This study, funded by the Italian Ministry of Health and coordinated by the Department of Psychiatry of the University of Naples SUN, aims to: 1) promote the use of a structured family psychoeducational intervention in patients with bipolar I disorder and their families in Italian mental health centres; 2) assess its implementation in routine care; c) evaluate its effects on psychopathological status and social functioning of patients and their relatives.
This study included the following phases: 1) random selection of 11 Italian mental health centres; 2) development of informative materials and of assessment instruments; 3) training of 2 mental health workers per centre; 4) selection of 8 families of patients with bipolar I disorder for each centre and administration of family psychoeducational intervention. The difficulties and benefits encountered by professionals in implementing the intervention were registered on the Family Intervention Schedule (FIS), a 46-item self-report instrument collecting information on: 1) number of families to whom the intervention was proposed; 2) clinical and organisational difficulties experienced by the staff in the provision of the intervention; 3) advantages reported by the staff.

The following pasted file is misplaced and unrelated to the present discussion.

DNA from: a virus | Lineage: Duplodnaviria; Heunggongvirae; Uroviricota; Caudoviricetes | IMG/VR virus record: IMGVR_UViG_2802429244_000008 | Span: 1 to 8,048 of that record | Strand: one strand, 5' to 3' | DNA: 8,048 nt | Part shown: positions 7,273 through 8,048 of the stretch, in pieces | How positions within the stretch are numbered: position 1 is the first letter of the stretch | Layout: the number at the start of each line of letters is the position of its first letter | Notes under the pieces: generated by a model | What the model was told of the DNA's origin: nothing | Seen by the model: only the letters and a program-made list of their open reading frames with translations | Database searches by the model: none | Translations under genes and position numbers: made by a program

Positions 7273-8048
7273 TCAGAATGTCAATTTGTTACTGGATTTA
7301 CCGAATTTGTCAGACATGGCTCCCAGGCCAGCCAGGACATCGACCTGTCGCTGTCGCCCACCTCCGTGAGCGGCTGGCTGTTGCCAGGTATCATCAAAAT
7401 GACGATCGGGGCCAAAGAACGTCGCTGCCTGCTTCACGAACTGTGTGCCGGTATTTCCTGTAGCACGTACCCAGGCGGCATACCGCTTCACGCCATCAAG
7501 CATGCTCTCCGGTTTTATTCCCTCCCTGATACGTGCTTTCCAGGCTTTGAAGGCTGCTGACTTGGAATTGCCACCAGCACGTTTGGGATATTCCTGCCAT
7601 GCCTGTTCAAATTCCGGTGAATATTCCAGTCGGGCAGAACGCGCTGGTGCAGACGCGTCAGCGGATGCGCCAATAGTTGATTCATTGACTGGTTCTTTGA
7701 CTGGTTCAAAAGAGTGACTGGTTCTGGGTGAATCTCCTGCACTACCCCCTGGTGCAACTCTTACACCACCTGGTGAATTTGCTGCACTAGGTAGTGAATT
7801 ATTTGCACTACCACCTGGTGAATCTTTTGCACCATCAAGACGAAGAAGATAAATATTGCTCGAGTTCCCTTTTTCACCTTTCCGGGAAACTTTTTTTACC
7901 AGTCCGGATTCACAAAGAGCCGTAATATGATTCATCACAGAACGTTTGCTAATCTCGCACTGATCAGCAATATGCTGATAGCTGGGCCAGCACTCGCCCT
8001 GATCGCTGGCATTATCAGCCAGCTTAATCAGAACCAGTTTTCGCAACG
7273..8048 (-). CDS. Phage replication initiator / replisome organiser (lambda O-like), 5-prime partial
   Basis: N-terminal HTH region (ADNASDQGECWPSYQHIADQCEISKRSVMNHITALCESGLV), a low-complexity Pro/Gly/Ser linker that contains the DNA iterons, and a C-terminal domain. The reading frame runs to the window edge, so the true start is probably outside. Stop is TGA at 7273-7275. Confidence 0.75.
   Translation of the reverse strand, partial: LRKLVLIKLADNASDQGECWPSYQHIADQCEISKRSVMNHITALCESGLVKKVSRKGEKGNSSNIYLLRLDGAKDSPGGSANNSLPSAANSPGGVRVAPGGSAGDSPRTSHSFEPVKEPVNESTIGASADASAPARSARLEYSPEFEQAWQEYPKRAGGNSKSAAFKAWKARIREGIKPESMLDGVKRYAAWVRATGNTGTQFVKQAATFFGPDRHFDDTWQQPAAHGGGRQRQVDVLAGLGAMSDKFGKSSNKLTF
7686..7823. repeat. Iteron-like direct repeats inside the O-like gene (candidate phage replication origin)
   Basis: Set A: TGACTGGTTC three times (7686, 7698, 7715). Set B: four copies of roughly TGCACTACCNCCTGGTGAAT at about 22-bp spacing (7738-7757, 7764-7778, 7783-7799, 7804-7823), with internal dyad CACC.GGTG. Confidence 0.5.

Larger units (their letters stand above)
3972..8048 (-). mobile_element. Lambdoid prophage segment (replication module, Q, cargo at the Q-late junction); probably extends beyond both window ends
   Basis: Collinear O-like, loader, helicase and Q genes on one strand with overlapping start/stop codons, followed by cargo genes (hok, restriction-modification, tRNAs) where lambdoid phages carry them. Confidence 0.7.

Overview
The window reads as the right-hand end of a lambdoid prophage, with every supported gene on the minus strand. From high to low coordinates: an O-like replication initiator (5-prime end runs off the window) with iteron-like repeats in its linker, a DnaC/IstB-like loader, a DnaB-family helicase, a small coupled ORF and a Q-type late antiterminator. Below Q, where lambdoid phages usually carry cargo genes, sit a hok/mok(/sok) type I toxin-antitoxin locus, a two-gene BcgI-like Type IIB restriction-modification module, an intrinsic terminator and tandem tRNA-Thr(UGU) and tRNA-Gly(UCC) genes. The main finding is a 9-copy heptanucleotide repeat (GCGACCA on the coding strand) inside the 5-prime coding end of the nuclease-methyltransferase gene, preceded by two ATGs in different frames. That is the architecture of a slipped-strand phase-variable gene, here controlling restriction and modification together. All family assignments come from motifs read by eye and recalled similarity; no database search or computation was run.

The intervention has been proposed to 79 patients and their relatives. Six of them did not accept it, further 9 families left the study after receiving the informative packages. Mental health workers reported several advantages in the conduction of the intervention, in particular, improvement of their professional skills and job satisfaction, which tend to increase over time. The most frequent difficulties in implementing the intervention are the integration of family work with other responsibilities and the allowance of time to perform the intervention. These difficulties are already high at the end of the training course and tend to be stable over time.
The results of this study suggest that family psychoeducational interventions are feasible in routine settings of Italian mental health centres for the treatment of bipolar I disorder. However, in order to facilitate the dissemination of this intervention on a large scale, organisational changes are needed.